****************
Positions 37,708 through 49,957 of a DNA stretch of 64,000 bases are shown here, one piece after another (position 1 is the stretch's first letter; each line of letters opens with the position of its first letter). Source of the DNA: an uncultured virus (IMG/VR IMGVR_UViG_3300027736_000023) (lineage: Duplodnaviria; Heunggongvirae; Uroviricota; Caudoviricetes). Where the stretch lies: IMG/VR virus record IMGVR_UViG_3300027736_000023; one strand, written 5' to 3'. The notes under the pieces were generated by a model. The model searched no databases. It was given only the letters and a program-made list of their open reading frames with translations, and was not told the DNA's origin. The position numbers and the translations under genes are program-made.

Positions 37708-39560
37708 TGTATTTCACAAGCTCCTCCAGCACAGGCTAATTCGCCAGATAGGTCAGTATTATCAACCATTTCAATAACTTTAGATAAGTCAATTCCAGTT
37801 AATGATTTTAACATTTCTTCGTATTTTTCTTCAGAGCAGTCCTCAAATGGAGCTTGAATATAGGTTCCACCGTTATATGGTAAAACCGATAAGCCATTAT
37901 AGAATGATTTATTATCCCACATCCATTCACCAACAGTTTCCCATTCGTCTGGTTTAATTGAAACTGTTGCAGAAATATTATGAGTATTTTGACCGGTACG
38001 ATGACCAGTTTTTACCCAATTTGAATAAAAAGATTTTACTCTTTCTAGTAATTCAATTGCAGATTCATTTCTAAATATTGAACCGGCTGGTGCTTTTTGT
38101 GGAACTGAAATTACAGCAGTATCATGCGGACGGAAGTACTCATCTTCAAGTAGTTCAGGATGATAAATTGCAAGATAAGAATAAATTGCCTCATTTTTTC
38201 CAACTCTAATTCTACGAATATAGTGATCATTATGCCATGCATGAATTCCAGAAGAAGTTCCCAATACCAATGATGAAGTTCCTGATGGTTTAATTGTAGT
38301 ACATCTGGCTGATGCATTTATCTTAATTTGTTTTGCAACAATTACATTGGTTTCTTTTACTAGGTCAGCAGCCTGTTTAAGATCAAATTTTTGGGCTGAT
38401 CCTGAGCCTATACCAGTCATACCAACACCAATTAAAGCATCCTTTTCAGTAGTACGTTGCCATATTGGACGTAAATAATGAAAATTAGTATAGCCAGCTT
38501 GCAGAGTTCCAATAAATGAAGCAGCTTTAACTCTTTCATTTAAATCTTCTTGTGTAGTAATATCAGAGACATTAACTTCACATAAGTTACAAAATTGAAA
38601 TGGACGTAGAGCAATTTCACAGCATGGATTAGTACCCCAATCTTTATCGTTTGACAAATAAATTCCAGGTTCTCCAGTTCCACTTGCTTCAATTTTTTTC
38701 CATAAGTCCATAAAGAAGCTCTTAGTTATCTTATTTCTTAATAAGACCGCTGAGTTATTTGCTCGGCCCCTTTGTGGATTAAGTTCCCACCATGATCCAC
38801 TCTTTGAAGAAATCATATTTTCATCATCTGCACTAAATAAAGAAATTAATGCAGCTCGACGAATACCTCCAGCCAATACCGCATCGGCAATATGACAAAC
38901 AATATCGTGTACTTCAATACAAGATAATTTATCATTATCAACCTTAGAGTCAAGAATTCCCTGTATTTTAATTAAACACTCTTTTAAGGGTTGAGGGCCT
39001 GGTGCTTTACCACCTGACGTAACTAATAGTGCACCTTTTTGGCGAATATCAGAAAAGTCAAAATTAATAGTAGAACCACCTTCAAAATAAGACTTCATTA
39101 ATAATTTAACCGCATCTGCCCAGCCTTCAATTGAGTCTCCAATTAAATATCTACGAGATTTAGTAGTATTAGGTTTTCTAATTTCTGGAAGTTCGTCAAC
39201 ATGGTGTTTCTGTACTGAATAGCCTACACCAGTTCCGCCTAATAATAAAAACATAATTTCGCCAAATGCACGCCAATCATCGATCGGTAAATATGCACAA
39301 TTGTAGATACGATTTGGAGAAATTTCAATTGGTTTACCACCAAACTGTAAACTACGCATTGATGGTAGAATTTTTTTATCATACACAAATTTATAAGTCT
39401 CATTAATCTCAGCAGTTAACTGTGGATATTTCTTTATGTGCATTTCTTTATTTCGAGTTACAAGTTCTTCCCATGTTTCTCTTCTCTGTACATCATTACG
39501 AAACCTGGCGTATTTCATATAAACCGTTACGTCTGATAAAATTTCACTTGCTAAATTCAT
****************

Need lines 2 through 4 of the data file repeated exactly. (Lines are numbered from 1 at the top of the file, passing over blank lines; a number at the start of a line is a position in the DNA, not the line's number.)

Positions 37708-39560
37708 TGTATTTCACAAGCTCCTCCAGCACAGGCTAATTCGCCAGATAGGTCAGTATTATCAACCATTTCAATAACTTTAGATAAGTCAATTCCAGTT
37801 AATGATTTTAACATTTCTTCGTATTTTTCTTCAGAGCAGTCCTCAAATGGAGCTTGAATATAGGTTCCACCGTTATATGGTAAAACCGATAAGCCATTAT